1. to determine and report upon the financial status of the FMIF as required by identified clauses and parts of the the constitution.

Payment of expenses and liabilities of the applicant relating to the FMIF

  1. The powers under s 477(1)(b) of the CA is a power of a liquidator of a company to pay any class of creditors in full. The powers under s 477(1)(c) and (d) are powers of a liquidator to compromise claims of creditors and claims by and against other persons, including debtors.
  1. By referring in the application to paying “expenses and liabilities of the applicant”, it appears that the liquidators intend to refer to the identified powers of a liquidator in relation to a creditor of or claimant against the applicant. By referring to them as far as they relate to the FMIF, it appears that the liquidators are interested in debts of or claims against the applicant which it incurred or became obliged to pay as trustee of the FMIF.
  1. The CA makes detailed provision as to creditors and claimants of the applicant. They include that debts are admissible to proof,[33]  that a creditor may lodge[34] or the liquidator may admit informally[35] or call for proofs of debt,[36] that the court may fix a day after which proofs will be excluded[37] and many provisions that affect the priorities of secured and unsecured creditors.[38]  There are procedural provisions as to the liquidator’s consideration of a proof of debt.[39] And there are rights of appeal from the liquidator’s admission or rejection of a proof of debt.[40]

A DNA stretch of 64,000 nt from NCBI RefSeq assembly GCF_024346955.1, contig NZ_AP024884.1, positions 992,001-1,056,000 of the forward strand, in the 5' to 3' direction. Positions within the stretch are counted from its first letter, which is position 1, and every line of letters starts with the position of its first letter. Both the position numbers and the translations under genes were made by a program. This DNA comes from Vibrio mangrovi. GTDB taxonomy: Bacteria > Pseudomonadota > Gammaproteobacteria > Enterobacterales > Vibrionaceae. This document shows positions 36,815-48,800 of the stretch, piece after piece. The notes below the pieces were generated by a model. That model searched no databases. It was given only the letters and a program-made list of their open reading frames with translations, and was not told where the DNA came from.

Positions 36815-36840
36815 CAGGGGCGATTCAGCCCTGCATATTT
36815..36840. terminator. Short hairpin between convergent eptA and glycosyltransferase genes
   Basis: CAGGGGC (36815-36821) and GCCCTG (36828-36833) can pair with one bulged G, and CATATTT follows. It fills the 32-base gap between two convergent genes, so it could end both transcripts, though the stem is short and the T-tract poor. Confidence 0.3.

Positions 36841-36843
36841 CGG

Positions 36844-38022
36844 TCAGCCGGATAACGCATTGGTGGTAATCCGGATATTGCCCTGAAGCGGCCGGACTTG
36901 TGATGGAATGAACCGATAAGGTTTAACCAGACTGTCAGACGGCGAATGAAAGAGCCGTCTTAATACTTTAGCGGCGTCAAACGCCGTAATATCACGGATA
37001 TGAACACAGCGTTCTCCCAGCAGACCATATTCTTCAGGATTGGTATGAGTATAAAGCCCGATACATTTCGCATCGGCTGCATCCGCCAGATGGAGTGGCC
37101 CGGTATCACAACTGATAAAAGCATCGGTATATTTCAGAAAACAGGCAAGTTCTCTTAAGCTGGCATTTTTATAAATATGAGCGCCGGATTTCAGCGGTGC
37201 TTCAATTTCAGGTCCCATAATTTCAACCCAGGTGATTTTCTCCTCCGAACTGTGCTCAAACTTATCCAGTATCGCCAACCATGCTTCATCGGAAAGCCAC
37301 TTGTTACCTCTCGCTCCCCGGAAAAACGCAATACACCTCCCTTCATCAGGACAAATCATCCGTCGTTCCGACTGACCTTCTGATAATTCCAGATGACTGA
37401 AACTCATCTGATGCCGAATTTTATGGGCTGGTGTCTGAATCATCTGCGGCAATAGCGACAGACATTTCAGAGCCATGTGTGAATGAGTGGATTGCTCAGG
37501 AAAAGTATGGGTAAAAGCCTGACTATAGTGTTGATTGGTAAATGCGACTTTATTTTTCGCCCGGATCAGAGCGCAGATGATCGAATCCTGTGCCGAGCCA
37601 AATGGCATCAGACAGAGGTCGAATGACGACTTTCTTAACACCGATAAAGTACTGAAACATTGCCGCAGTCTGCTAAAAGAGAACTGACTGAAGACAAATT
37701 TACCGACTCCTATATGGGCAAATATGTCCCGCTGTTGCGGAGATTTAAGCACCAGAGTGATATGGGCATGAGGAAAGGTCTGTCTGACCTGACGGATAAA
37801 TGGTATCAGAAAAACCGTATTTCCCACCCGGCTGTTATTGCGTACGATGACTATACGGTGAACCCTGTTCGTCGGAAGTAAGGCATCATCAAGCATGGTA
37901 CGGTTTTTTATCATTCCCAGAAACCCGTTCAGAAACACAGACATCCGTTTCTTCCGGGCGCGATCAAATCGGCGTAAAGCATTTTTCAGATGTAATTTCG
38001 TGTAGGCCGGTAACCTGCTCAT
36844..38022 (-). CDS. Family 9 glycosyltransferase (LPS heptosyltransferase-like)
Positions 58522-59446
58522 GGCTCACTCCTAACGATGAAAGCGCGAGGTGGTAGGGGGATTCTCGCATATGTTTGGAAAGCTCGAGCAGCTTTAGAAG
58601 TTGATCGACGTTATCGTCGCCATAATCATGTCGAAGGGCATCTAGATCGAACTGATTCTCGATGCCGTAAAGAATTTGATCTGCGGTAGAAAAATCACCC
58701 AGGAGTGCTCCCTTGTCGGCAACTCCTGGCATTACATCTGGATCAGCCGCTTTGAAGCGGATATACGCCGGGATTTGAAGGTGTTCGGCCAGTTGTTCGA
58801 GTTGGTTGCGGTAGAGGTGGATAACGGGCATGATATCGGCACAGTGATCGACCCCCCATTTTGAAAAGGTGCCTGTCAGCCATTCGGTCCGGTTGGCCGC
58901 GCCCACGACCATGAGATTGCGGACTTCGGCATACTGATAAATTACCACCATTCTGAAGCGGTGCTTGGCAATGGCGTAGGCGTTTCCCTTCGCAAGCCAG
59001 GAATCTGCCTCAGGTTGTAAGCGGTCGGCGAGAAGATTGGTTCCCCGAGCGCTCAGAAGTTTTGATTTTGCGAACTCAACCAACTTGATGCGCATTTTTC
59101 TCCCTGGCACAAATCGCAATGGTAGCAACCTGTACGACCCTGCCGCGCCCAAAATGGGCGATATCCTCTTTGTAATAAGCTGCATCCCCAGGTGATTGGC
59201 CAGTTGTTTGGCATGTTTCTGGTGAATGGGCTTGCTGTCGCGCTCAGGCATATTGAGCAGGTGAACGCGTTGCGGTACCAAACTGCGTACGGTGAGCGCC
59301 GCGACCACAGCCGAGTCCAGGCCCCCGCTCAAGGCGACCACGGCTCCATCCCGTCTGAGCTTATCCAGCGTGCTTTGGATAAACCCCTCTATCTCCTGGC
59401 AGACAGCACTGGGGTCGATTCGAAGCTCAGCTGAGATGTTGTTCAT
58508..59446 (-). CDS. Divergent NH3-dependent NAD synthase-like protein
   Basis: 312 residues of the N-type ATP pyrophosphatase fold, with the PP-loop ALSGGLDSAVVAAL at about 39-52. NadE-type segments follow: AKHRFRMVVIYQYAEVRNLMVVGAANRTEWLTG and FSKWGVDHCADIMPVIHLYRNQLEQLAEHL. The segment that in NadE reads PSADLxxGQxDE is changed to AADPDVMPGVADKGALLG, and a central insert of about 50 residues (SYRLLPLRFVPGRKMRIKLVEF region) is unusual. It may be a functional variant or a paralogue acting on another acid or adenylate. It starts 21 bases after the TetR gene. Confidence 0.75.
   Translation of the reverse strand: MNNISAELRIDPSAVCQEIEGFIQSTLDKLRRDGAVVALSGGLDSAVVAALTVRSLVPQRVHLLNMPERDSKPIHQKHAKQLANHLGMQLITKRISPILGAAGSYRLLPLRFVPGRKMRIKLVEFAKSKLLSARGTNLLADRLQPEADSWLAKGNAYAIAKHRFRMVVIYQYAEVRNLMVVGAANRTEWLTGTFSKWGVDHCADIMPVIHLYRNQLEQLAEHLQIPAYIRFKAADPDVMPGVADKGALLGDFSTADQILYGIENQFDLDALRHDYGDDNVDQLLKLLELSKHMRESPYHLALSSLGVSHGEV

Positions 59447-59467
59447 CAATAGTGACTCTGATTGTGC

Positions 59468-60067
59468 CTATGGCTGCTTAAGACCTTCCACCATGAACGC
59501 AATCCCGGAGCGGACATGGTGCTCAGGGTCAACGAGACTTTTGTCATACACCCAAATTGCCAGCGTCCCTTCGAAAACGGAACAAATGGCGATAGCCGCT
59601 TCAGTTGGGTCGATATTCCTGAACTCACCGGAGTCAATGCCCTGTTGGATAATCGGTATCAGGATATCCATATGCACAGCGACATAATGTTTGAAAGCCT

1. None of this applies to the respondent in relation to the FMIF.
  1. There is no cause, per se, for the respondent to be involved in the statutory process under the CA for the applicant to ascertain and pay creditors for claims made against the applicant. Although the respondent suggested in correspondence before the hearing that he might in some way deal with the creditors, instead of the statutory process, he did not press that submission at the hearing.
  1. Instead, he submitted that it was premature for there to be any consideration of the applicant’s debts incurred as trustee. I reject that submission. I add that in my view an individual appointed by the court under s 601NF(1) with the powers of the respondent is, in effect, an officer of the court who should eschew tactical positions that will not progress the winding up as quickly and inexpensively as is possible.
  1. Nevertheless, it is for the liquidators to get on with the process of ascertaining the creditors and claimants. It is not suggested that they are all related to the FMIF.
  1. How should the question of the applicant’s right to an indemnity in respect of any such debts or claims be dealt with? After all is said and done, the present problem is not dissimilar to the problem faced when a company that is trustee of a trust becomes insolvent.
  1. For example, in Re Indopal Pty Ltd,[41] a trustee company went into liquidation.  Under the trust deed, the company’s appointment as trustee was terminated upon it entering liquidation.  It was unclear whether, or the extent to which, the trustee was entitled to an indemnity from the trust assets for debts incurred as trustee.  McLelland J appointed a receiver and manager of the trust assets to protect the company’s interest under the lien it had for any right of indemnity.[42]  His Honour also took the view that the court had an inherent or implied discretionary power to determine any question arising in the winding up that would enable determination of the question of the company’s right to an indemnity.
  1. In my view, the court also has power under s 601NF(2) to make a necessary order as to the mechanism to deal with the right of indemnity as a liability to be paid from the assets of the FMIF, particularly having regard to the provision in s 601FH(b) that the right of indemnity may only be exercised by the liquidators of the applicant.